My project aims to reconstruct Neo-Confucian philosopher Zhu Xi’s (1130-1200) hermeneutic practice in his transition from philology to philosophy with a case study of his commentary on the Analects 1.1. As his commentary was an extension of his textual criticism, I begin discussion with his thesis about the Classical texts as the foundation of intellectual and moral advancement, his evidential approach to them, and his pattern in textual collation, all of which were applied, implicitly or explicitly, to his commentarial practice.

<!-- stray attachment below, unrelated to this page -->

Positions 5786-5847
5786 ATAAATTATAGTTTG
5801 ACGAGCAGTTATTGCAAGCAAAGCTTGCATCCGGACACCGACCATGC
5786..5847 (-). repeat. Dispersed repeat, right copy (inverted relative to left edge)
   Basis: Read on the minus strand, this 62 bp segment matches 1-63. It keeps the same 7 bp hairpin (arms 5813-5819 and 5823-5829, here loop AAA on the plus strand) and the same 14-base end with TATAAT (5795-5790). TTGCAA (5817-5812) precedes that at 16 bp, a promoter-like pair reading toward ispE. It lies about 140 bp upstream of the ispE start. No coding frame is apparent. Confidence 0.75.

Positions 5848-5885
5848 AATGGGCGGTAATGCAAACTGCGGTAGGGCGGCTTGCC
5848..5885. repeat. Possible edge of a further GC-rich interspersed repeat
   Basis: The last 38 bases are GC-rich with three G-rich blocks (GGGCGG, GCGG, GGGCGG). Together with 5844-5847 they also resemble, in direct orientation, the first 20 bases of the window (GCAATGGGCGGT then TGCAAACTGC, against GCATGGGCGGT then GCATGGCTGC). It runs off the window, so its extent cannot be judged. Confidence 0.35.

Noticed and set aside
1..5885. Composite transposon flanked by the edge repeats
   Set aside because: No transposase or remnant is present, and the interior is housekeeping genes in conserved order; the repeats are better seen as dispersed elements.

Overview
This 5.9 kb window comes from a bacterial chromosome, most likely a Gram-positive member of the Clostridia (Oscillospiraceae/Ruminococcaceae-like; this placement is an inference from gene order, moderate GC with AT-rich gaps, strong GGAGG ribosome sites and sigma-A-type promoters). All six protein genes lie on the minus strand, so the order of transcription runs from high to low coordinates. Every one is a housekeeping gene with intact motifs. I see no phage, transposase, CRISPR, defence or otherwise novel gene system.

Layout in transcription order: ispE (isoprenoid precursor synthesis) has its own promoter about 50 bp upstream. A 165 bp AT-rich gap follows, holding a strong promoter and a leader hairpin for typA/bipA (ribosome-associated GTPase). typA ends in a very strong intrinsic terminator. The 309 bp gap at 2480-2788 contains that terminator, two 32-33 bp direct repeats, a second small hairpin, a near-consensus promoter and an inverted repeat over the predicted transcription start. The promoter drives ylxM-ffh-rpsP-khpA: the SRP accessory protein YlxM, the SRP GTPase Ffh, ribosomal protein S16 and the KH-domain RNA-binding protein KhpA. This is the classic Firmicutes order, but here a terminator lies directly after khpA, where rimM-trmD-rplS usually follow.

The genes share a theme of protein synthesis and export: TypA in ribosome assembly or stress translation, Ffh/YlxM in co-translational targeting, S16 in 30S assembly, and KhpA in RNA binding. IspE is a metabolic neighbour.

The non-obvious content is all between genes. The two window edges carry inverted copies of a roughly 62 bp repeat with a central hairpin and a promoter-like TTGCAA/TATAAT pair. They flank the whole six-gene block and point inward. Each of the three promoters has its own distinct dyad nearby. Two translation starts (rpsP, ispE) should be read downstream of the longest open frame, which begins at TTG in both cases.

By an evidential approach, textual meaning was treated objective, as the sages’ intentions embraced in the Classics were. This does not mean less controversial philosophical readings of the Classic texts. Philosophical interventionism was just one of the causes. The school paradigm and understandings of principles (li) were more obligatory. Restricted to a particular paradigm, the Neo-Confucian could introduce only selected concepts and categories from the established source works into his interpretation. Discovered connections among them made a new philosophical discourse possible. The Neo-Confucian goal was to comprehend the Principle of Heaven, whose manifestations were in turn employed in textual criticism. In his collation and commentaries, Zhu remained critical to earlier texts and editions but emphasized and applied principles for textual formation and transmission. Principle(s) eventually took the place of traditional and institutional authority over textual practices. Zhu’s textual criticism and Classical exegesis thus presented a circular movement of philology and philosophy, the tension of which remained dominant in Chinese Classical scholarship.